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Heros (Crows) Part 1
In the world, there are people of great importance. Of the cities, you will recall, Arthur the King
who reins with his knights; by his side Lancelot, Guinevere and Merlin. But there are others who do not make the history books, others who played a crucial part in the fight for the throne. A select group of people known to the city dwellers as the Birds. Merlin needed a better way to talk with his people across the land and thus he made the Doves. These Birds were hearty and could travel for days without rest. Next he created the Sparrows, fast flighty birds that could travel short distances at great speeds. After that he needed a bird to fight alongside his people. The Hawks were created to aid in the battles. They were loyal and fierce, never backing down and always ready to defend. Still, Merlin required the assistance of one more species. He needed Birds that were cunning and sneaky, Birds that could slip off in the night and never be noticed. He needed Birds that you couldn’t tell apart. Thus the Crows were birthed.
And with each of these came a tribe to worship them and follow their ways.
In the years to follow, other mages of nearly equal strength of the young Merlin took his ideas and created their own messengers. The Snakes, the Felines and the Canines were set upon the world. The War of Stones gripped the world for centuries. Soon all of the breeds were killed out by one another, only to be survived by their worshipers. They continued to follow in their guardian’s footsteps, striving to become one with their Guardians in a hope that one day they would be granted an afterlife.
A great war had spread over the land, unknown to the people of civilization. Tribes fought with one another, wiping sub-species from existence. Finches had lost to Rattlers and Panthers had lost to Wolves. It was a never ending battle and tribes began to train themselves to be fighters first, tribesmen later.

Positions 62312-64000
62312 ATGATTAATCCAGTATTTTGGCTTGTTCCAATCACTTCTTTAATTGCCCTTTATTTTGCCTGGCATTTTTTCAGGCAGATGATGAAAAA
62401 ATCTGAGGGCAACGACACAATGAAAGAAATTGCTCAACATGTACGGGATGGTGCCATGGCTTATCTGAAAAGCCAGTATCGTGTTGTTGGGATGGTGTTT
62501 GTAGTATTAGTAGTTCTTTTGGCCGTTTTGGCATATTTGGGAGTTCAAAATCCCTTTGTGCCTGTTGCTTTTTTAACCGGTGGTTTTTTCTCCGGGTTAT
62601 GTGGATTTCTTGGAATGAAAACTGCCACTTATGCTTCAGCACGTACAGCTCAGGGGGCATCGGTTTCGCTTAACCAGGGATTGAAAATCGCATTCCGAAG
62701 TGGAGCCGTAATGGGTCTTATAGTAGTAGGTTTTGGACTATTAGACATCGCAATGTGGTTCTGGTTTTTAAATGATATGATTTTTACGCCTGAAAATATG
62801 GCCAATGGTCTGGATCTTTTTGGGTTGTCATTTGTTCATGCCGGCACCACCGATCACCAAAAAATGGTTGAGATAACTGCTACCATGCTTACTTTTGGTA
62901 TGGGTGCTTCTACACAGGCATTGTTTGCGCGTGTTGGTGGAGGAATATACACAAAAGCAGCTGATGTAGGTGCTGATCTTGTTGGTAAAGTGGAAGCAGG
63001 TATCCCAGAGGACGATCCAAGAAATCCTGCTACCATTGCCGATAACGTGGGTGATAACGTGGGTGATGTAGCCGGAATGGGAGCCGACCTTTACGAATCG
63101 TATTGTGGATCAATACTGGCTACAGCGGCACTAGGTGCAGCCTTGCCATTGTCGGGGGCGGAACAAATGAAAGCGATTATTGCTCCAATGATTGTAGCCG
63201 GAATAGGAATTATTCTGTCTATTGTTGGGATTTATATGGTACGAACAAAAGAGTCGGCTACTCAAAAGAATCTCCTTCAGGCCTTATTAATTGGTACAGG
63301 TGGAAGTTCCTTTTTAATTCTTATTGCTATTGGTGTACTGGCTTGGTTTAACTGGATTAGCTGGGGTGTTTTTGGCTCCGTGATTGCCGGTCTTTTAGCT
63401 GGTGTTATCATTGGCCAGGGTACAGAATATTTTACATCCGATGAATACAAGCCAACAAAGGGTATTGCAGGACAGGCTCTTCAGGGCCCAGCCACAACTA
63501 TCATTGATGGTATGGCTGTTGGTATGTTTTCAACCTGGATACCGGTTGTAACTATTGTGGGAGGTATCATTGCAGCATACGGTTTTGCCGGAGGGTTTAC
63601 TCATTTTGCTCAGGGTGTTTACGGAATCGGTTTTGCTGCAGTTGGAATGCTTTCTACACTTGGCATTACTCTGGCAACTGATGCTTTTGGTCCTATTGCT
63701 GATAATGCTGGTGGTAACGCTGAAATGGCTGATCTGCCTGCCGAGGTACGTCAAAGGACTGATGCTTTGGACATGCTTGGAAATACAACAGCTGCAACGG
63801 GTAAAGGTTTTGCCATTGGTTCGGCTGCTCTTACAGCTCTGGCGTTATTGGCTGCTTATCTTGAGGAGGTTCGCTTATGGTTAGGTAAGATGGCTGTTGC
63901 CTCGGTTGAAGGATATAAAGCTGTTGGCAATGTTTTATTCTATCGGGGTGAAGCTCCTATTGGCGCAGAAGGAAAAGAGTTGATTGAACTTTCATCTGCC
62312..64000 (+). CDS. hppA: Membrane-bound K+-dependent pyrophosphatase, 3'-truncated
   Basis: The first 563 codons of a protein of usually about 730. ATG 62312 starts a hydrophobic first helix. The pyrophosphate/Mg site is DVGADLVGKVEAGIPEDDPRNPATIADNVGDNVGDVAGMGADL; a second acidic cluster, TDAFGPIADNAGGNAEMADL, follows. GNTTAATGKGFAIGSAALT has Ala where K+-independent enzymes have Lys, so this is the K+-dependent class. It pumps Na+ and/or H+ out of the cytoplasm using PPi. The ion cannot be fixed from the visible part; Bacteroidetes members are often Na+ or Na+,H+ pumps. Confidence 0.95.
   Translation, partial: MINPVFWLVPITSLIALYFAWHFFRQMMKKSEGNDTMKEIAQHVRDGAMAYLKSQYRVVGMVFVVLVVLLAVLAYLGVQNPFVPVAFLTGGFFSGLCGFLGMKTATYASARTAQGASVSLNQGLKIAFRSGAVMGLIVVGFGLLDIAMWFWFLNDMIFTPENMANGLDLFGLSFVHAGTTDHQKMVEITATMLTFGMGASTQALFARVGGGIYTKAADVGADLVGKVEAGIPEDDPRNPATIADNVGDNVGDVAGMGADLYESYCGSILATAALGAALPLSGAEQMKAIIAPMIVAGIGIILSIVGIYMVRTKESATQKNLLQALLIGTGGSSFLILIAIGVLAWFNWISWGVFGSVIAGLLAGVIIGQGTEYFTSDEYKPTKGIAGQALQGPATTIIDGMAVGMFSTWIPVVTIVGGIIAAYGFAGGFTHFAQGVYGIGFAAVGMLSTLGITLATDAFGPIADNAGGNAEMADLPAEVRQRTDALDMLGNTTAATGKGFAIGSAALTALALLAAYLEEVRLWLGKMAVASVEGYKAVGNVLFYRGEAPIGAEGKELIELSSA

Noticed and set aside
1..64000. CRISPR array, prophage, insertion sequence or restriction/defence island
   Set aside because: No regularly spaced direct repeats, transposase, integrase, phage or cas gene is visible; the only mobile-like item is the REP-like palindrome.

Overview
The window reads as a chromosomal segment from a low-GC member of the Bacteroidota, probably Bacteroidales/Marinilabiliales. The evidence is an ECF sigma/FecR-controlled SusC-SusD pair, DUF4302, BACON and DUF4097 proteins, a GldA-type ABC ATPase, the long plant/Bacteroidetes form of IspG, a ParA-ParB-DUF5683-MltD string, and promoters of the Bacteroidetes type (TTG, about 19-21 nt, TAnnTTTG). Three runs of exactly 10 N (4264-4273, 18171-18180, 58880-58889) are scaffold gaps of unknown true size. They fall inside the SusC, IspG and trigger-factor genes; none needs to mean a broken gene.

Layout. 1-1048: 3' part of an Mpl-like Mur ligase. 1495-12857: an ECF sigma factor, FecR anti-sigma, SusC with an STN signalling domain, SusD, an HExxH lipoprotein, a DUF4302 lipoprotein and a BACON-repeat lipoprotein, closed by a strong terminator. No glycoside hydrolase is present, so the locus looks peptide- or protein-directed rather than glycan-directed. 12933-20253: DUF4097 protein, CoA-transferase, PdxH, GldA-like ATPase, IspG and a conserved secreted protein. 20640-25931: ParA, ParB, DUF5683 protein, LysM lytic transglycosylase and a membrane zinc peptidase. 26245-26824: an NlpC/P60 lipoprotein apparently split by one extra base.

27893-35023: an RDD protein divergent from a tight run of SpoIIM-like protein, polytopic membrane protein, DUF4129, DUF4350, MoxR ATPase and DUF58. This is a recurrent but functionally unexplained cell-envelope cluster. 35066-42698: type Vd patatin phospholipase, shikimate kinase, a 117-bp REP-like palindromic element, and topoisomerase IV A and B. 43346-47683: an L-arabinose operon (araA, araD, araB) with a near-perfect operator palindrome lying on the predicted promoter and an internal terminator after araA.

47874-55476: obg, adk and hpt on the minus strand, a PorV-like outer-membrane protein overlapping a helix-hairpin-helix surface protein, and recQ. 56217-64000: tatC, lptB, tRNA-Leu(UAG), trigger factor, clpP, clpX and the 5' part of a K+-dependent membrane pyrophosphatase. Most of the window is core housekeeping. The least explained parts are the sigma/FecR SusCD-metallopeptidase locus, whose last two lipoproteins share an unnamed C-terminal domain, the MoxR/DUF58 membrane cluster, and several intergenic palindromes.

Alliances were formed to maintain tribes. Amelia of the Crow, a born fighter, lives among the Hawks with an older fighter by the name of Junine. Their homes are currently besieged surrounded by an army of Vipers.
It is the middle of the summer months when the Hawks’ elders decide that they need assistance and require the aid of a messenger to send a letter to their allies.
This is where our story begins.
There is a moment in every person’s life when it is time for them to step up to the challenge and accept the consequences. I knew now that time for me was at hand.
“Allow me.” I met Councilor Halik’s eyes steadily and nodded. “They will not be expecting a Crow, nor will they ever see me.” He pursed his lips and cocked his head. Junine slammed his fist against the table he was leaned against.
“You will not! This is too dangerous, especially for you!” My gaze flashed to him before settling of the floor.
“Papa, you have not the right to decided anymore. Besides, I’m sure others along with you can attest to my skills in the dark. They will not see me coming.” I could not completely defy him, nor would I ever want to, not with everything he had already done for me. He grimaced and looked away. I turned back to the councilors who had been watching the display. I was conscious of everyone else watching us as well.
“Very well, we’ll talk later to prepare you. Next topic…” I droned them out from that point, working to ignore the heavy gaze of my father and the heated glare of another at my back. I bowed and excused myself when I was collected for a briefing. My center shook violently and my fingers twitched to be picked out. I tightened my stomach to still the butterflies. I was led into an antechamber where Councilor Idik was waiting with a rolled piece of parchment in his hands. We bowed in greeting to one another.
“First and foremost, do you understand the severity of the consequences if you should not succeed?” I nodded curtly and stayed kneeling. “You accept the fact that if you can’t get through their lines, we cannot offer you any assistance without a full out battle.” He spoke of it as more of a statement than a question. Once more I nodded my acceptance. He held the parchment out to me.
“If you don’t think you will make it, burn the letter. Don’t let it get into the hands of the enemy. You leave in the pitch of night. Be ready, you will be summoned then.” I nodded again and bowed. There was little chance to ask any questions and I knew that they expected me to understand fully. I was to break through the line and take my parcel to the allies.
I was five strides through the paths home when my arm was yanked and I swung around to slam my fist against the face of my attacker. It was caught just seconds before it made its mark in a tanned, thick muscled hand. Instantly I was sorry. I looked up to see Everett standing with a dark look on his face. I frowned and moved away. I pushed onward, sunken deeply in my own thoughts. There was silence for a time as we moved quietly about the shadowed village. Finally I was stopped fully by his strength. I leaned away, not willing to have this argument. He tried to pull me closer.